The impatient patient

Posted on Posted in Asthma, Asthma exacerbations, Asthma hospitalization, Intubation, Marathon Training, Marathon walking, Portland Marathon, Steroids ( prednisone), Ventilator
Im not crazy, I swear
Im not crazy, I swear

Oh goody, another post about asthma exacerbation recovery.

After being discharged from the hospital only 3 days ago, it’s probably a little early to be writing about this topic again, but something is definitely different this time around. The recovery seems excruciatingly slow( gee, where have I heard that before?).

In my mind I should be healing much faster than I am. This recent 8 day stint in the hospital has not only wiped out all the walk training gains I made earlier in the month, but it’s also left me with a huge deficit. So much so, that Im not sure I’ll be able to catch up in time to get the amount of training that I need to safely finish the race. I was fully aware when I started this quest that something like this might happen, it’s just that I need to know as soon as possible, what my chances are of resuming training for this race. With less than 2 months left, Im getting down to the wire. Training and building the endurance required for me to just walk a marathon, is a big deal. I have to train continually and meticulously. In a sense I have to over-train to make sure I have enough reserve. Most marathoners will tell you, it’s those last 6 miles that are the worse. For me it’s more like the last 20 miles. It’s harder than it looks to walk continuously for 7 or 8 hours when you can’t breath.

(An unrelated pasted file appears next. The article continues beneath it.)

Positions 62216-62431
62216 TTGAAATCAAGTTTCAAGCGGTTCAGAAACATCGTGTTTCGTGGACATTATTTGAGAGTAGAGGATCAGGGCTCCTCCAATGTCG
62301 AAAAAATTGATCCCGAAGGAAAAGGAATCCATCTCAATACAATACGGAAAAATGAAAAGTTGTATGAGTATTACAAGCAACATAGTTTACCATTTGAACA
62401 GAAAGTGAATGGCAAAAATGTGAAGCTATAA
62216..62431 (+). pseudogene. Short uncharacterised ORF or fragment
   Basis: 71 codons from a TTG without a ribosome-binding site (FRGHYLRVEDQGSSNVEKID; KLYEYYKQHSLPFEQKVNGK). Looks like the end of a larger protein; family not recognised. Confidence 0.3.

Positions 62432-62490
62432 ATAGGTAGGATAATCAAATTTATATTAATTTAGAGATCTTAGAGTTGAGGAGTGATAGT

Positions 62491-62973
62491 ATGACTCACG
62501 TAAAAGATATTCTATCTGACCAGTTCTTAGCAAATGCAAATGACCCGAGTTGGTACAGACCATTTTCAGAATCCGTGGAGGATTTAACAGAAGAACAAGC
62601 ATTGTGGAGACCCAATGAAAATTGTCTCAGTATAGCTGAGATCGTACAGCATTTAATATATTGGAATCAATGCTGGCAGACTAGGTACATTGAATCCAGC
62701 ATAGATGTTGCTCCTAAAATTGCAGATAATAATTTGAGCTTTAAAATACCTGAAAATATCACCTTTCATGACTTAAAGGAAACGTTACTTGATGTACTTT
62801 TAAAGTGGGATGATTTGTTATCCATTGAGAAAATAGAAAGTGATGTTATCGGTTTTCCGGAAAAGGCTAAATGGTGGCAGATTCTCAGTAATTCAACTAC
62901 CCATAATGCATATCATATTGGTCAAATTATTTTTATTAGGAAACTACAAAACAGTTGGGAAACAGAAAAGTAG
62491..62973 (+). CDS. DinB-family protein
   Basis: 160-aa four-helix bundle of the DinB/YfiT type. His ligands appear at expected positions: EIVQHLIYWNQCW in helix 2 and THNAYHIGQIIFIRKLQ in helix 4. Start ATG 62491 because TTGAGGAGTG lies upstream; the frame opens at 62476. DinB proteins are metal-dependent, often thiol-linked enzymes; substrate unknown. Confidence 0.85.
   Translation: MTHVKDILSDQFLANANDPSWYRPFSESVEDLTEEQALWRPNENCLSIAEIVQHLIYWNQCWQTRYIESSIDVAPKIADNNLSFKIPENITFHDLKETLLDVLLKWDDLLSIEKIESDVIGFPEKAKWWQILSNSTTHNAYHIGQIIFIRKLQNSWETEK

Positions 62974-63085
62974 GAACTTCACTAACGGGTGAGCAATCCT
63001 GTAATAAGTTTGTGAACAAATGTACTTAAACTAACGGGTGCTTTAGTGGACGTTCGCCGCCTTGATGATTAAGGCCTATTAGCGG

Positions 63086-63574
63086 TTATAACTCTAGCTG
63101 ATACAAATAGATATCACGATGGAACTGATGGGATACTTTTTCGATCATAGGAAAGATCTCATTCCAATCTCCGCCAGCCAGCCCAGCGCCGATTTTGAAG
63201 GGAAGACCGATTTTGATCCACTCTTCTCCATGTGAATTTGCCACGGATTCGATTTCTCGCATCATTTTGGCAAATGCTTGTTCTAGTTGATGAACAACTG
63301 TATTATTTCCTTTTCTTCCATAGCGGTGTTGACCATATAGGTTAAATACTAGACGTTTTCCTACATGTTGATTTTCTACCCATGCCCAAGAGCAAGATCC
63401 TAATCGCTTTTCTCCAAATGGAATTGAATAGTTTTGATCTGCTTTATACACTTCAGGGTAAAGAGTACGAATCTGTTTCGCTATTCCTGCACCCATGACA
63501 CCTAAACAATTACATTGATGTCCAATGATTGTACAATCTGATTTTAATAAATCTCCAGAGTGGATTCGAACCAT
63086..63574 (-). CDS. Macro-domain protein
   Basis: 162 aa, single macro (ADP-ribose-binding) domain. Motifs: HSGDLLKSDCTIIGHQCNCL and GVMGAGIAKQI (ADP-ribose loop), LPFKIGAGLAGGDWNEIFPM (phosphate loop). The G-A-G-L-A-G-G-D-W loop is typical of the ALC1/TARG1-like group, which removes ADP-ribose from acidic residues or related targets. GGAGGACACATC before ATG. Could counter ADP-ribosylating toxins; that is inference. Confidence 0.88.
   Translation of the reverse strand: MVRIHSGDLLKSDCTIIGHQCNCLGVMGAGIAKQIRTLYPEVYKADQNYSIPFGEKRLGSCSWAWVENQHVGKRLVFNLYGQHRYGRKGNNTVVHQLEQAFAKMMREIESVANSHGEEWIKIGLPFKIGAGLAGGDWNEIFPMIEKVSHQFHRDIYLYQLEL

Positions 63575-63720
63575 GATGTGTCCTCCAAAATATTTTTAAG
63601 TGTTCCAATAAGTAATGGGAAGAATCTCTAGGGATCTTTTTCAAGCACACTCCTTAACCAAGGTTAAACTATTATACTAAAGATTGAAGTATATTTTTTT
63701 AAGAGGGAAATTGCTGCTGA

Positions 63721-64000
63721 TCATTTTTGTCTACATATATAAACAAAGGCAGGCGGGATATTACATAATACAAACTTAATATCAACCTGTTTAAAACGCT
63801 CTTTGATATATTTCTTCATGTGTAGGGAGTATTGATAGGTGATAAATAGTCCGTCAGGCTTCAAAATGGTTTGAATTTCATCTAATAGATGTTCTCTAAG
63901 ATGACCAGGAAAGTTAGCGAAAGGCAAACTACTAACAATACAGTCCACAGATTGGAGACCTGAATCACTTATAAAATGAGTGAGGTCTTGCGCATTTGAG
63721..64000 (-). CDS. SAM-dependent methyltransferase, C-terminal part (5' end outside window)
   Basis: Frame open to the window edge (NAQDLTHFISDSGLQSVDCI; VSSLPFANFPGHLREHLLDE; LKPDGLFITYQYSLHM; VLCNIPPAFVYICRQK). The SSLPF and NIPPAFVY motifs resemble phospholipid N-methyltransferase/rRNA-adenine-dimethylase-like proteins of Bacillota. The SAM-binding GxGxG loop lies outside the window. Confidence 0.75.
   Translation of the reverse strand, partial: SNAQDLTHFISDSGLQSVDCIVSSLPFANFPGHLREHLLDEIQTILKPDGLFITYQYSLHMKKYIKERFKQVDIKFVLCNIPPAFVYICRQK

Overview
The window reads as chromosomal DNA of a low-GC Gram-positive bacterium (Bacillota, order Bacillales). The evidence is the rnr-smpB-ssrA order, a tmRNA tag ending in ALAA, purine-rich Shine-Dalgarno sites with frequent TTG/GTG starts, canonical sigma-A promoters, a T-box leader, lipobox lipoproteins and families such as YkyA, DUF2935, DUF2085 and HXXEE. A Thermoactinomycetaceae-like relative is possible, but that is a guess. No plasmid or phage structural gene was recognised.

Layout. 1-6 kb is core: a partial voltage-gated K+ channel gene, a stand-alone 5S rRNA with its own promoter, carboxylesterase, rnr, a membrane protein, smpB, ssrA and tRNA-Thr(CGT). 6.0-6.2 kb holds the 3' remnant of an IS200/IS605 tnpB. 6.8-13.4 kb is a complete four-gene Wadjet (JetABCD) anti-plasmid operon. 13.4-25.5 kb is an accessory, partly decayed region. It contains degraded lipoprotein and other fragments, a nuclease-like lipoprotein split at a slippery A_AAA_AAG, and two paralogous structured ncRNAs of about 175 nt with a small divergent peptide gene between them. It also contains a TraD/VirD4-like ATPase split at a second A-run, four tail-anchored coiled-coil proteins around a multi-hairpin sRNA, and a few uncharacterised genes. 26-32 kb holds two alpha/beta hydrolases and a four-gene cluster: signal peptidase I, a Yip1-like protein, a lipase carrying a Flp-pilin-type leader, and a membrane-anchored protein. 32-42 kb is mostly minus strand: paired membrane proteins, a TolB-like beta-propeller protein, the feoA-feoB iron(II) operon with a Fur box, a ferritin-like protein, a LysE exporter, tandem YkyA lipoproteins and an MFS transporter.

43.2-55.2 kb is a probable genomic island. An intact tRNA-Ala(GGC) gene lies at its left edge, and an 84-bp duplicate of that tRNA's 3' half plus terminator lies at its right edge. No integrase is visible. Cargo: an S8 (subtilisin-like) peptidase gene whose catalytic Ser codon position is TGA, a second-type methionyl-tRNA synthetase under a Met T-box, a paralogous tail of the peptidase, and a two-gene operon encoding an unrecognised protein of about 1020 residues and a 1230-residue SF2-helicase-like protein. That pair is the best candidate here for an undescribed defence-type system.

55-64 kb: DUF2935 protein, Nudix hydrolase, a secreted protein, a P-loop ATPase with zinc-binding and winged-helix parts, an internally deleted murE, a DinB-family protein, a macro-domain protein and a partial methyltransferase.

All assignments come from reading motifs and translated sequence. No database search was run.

The physical issues that are plaguing me the most right now aren’t so much my lungs. Because I havent weaned off the roids yet, Im actually breathing pretty well. It’s my leg muscles that have me really worried. I can barely stand up, let alone walk. Normally at 3 days post hospital Im back to walking at least 1.5 miles, albeit at a slower pace. Yesterday it took me almost 50 minutes to walk 1.25 miles. At that rate it would take me 20 hours to do a marathon. Another issue has been my balance. I walk like Im drunk. I start spacing out and I almost fall. Part of that is probably from the steroids, some dehydration and lack of sleep, but once again, Im not used to these problems lasting so many days out. Why is it happening now?